Canada’s Taevaunn Prince embraces international journey, eyes NBA

24-year old earned NABC Division II Player of the Year with Missouri Southern State

Taevaunn Prince hopes to play in the NBA one day, but he understands the road to get there has its share of bumps.

Fresh off a season with ScanPlus Baskets Elchingen, a second-tier professional league in Germany, the Malton, Ont. native is determined to do what’s necessary in order to reach his goal.

“I want to be in the NBA,” said Prince, who played two seasons of Division I basketball with the South Dakota State Jackrabbits from 2011-2013, making consecutive appearances in the NCAA tournament. “I feel like I have the tools, but I just have to fine tune [my game].

“I’m going through the pro ranks and had a great first season,” he said. “But at the end of the day I’m just trying to get to the top … I enjoy the grind of getting there.”

The 6-foot-3 guard found great success in his first year of pro basketball, averaging 17.5 points and 5.5 rebounds per game last season, all while shooting an efficient 54 per cent from the floor.

But it wasn’t always smooth sailing for Prince, he had to adjust to the European style of play.

“I dealt with a little adversity in terms of positioning and my role on the team,” he said. “I calmed down, collected myself, prayed about it, put in the work and then things just started coming into motion.

“I became the leading scorer on the team and [we] went very far, we lost the game [before the finals].”

Karisruhe PS went on to defeat ScanPlus Baskets Elchingen 92-75. Prince finished the night with 17 points while connecting on nine of 10 free-throw attempts.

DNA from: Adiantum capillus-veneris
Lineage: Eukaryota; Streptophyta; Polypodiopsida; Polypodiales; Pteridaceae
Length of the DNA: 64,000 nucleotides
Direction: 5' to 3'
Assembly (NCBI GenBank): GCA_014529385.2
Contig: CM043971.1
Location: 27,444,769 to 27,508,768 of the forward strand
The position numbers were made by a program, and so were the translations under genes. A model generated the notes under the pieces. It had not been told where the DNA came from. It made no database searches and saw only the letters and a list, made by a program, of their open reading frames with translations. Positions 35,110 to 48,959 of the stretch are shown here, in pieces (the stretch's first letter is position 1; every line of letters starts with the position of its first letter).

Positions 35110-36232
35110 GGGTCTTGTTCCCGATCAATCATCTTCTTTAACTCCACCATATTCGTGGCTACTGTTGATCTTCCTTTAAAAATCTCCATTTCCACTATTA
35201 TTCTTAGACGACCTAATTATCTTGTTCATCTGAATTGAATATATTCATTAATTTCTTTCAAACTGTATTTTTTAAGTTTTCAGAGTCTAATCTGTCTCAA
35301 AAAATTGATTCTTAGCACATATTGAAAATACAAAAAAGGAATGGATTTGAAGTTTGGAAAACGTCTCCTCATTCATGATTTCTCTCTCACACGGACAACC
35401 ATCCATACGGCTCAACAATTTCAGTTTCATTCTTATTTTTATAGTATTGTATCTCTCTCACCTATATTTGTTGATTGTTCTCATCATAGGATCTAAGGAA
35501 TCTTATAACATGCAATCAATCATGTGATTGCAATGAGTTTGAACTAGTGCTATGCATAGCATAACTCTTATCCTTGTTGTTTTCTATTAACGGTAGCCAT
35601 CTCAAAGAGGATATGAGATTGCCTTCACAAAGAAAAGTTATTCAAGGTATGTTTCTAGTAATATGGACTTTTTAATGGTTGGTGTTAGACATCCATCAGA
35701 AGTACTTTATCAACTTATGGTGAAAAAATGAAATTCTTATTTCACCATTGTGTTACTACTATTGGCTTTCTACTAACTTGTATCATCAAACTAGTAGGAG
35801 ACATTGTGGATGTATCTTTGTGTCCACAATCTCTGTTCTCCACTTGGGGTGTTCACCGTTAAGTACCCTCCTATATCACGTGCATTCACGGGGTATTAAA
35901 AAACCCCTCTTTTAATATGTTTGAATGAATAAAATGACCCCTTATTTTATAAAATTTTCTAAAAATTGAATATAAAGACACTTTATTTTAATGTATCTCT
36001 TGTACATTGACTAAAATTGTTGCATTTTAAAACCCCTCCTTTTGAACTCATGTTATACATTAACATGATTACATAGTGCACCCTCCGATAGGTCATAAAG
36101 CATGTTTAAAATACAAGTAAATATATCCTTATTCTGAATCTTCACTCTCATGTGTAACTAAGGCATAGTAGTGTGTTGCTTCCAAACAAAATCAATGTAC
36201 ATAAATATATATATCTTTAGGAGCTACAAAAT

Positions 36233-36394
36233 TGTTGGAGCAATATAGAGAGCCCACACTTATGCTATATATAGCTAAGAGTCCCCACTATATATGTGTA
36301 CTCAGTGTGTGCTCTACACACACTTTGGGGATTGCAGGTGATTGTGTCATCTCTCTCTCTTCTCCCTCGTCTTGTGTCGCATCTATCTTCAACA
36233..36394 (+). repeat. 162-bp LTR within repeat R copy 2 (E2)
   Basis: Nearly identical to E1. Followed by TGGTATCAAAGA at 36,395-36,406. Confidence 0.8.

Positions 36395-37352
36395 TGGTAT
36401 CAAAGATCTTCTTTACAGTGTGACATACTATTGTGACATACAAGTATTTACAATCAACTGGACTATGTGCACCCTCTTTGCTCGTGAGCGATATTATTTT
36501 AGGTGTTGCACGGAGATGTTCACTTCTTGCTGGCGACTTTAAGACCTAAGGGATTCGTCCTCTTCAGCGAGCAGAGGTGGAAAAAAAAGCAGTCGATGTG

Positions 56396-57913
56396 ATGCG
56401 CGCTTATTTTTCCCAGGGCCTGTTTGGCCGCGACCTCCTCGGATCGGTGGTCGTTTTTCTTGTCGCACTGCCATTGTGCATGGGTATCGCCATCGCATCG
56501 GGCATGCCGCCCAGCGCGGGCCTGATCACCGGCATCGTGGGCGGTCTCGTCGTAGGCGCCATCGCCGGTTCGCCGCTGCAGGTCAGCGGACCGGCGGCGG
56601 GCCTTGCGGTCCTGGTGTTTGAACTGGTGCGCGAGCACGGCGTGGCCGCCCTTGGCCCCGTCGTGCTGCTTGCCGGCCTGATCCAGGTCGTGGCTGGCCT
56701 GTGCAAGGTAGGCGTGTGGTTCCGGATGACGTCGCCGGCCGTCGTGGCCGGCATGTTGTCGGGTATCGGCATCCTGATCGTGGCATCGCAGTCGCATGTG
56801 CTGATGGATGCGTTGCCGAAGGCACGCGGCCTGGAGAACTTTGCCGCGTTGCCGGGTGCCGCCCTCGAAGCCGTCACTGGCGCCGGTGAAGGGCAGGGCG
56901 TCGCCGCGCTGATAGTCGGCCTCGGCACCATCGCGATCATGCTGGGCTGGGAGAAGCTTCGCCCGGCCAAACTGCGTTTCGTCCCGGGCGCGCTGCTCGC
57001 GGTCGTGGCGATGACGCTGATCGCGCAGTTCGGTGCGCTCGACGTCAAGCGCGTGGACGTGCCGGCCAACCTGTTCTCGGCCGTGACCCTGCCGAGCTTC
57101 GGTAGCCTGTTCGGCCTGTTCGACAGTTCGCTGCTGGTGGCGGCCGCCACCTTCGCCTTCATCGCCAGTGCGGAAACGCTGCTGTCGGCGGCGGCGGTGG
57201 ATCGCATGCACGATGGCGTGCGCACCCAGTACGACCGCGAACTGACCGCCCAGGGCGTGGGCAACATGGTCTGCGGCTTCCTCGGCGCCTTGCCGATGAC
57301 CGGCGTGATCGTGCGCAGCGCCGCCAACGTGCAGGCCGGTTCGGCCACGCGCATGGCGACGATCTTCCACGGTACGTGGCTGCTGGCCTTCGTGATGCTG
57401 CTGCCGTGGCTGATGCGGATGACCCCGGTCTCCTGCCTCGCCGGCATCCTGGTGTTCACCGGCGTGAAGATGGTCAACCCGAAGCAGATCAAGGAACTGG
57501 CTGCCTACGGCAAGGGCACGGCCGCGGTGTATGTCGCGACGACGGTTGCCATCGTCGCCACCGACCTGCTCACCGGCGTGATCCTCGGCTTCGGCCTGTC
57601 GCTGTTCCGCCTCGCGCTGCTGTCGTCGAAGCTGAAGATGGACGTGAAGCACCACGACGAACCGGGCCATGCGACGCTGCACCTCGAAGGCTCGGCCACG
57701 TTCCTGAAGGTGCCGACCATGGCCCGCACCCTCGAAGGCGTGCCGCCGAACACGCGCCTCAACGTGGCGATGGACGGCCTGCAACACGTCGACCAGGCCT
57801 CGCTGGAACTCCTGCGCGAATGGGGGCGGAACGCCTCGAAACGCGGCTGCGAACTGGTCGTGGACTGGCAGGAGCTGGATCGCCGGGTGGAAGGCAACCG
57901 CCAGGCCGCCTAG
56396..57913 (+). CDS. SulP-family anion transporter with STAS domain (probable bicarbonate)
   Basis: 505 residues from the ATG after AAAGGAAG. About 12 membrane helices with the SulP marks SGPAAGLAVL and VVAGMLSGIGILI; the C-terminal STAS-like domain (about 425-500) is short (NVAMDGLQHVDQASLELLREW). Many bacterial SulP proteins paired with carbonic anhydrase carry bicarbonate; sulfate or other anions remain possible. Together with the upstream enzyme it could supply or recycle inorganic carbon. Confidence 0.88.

Putting points on the board normally shouldn’t be the sole priority of a basketball player, but when you’re a foreign player whose job security is contingent on your day-to-day performance, then you’re required to yield results, and it was something the 26-year old was conscious of every single game.

“Being an import guy you have to produce right away or they’re sending you home,” he said. “Two guys on my team got sent home in the first two weeks, and I wasn’t trying to be the third.”

Prince talks about wanting to play in the NBA, the challenges of being an import player overseas, and how he hopes to reach his goal.

The added pressure is most certainly a heavy burden to bare, and it’s not unique to just Prince, others have also felt duty-bound to play well and produce results.

“We went through so many point guards, so many got let go,” said Michael Smith, a Canadian currently playing professionally in Germany for a club called BC Soest.

“So many guys got let go and you’re just there. You can’t play bad two games in a row, you just can’t.”

The realities of international play can be difficult to sustain for any foreign player, but Prince is optimistic his second go around will be even more successful, and if he’s to make it to the NBA, then he will have to brave the journey.

“Next season it’s only going to get easier for me,” he said. “I work so hard in the offseason that when the season comes it’s easy for me.

“I just want to make it to the highest level possible. I feel like I’m starting from the ground again and I’m building my way up,” he said. “That’s just the underdog mentality.”